RIM's BlackBerry Buckling Under Bigger Growth
Research in Motion appears to be suffering from growing pains and while strong sales are usually good news for a company, they could become cataclysmic if the company can't handle the additions.
Our partners at the Wall Street Journal report today (subscription needed) that the massive outage yesterday--the second in nine months for RIM -appears to have occurred as a result of the company's efforts to expand its network operations center. As I wrote yesterday, the last time this happened, it was because a software upgrade to increase network capacity went awry, triggering a massive shutdown. Seems yesterday's outage was a combination of new software and hardware installations that came up short.
The Achilles' heel for RIM could be the way its enterprise network was originally designed: the company uses several central hubs to route the hundreds of millions of emails the company's 12 million subscribers transmit every day. If there's a problem, there isn't much opportunity to offload that traffic to other hubs which may already be stretched to their capacity limits. RIM has spent big money over the past two years trying to expand its networks, but apparently can't expand them quickly enough. As I said in yesterday's post, the company added another 1.65 million new subscribers last quarter alone.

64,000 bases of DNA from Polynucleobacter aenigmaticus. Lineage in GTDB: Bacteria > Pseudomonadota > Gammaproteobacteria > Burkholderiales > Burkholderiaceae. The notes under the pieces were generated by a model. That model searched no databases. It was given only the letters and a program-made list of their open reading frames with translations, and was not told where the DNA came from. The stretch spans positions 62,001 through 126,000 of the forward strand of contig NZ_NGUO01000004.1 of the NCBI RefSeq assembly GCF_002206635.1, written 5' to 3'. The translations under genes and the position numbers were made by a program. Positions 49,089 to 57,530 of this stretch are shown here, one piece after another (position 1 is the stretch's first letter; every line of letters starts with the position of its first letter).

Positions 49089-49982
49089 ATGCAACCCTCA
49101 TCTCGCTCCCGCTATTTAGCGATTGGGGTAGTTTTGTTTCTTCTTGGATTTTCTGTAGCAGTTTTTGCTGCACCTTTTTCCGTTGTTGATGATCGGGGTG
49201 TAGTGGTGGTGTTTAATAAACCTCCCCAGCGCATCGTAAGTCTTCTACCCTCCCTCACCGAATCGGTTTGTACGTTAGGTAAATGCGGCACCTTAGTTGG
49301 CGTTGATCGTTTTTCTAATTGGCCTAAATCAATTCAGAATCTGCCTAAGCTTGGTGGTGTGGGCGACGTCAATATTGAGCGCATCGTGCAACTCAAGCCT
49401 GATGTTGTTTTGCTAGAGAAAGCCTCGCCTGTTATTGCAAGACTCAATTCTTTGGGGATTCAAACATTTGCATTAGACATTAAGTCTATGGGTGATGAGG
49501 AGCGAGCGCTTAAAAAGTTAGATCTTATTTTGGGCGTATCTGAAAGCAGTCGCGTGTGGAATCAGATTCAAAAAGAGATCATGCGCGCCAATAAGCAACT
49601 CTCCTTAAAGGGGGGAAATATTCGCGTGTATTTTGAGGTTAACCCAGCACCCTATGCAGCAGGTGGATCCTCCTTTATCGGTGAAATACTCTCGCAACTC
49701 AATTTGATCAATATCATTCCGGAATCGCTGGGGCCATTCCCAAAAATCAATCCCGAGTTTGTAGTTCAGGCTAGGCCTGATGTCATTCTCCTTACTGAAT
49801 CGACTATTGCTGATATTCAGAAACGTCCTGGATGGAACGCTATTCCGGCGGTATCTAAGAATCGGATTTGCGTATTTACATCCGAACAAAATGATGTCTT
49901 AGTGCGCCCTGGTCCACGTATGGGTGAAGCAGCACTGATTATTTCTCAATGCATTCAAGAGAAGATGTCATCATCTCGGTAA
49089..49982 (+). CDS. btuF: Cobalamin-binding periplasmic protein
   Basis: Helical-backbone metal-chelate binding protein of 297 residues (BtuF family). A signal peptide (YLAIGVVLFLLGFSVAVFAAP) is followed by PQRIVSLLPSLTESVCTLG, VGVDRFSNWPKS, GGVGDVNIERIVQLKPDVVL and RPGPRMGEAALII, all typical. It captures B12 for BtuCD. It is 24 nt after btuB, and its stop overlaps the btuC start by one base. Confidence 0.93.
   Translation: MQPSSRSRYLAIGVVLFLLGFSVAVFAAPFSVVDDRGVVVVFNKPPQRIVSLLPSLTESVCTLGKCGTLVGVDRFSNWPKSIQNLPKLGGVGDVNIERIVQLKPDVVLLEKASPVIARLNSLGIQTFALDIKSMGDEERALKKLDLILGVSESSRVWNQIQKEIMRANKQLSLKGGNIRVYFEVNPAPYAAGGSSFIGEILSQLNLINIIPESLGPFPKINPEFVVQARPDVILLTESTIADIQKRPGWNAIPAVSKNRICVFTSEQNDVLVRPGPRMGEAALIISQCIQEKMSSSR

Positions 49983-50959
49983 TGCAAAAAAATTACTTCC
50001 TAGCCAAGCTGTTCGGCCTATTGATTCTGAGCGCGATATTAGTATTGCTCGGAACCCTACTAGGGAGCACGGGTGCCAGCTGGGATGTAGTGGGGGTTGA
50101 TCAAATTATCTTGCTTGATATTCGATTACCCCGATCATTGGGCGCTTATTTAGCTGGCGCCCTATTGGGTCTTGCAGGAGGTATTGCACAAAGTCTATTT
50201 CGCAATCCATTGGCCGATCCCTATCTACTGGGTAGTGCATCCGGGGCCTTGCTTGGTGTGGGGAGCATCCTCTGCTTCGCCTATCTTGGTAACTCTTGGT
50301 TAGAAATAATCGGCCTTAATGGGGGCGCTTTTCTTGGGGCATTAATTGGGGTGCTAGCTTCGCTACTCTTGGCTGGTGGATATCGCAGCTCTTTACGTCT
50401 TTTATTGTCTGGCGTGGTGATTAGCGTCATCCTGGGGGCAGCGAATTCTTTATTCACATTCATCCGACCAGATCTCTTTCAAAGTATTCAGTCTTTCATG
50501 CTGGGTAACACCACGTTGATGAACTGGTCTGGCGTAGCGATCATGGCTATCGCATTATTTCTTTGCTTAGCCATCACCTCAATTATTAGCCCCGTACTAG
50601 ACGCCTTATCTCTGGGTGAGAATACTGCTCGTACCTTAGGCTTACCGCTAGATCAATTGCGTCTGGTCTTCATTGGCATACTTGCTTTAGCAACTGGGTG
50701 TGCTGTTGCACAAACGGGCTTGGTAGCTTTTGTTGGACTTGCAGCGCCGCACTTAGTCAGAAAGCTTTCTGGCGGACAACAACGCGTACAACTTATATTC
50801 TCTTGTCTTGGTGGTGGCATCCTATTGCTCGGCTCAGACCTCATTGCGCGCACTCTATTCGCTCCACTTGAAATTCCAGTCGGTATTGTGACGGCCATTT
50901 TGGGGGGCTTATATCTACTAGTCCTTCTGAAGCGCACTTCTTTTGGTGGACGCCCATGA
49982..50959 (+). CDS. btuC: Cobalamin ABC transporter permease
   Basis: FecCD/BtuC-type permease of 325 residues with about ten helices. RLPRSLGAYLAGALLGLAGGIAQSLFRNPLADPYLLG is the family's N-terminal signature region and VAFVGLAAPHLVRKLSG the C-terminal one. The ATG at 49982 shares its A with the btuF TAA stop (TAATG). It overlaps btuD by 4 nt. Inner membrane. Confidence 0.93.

The company released a statement saying it is "continuing to investigate the exact cause of the outage and would provide additional information as soon as we are able to verify the events that prompted the interruption."
That's little solace for the millions of subscribers who were cut off from service for several hours yesterday, and does little to assure them that a problem of this magnitude won't happen again. It's the kind of public relations and technological black-eye that RIM can ill afford, especially as these smart phones become so much more mission critical, and competitors like Apple ,Nokia , Palm and others are looking for any kind of weakness to seize upon.
Sadly, RIM runs the risk of becoming a victim of its own success.
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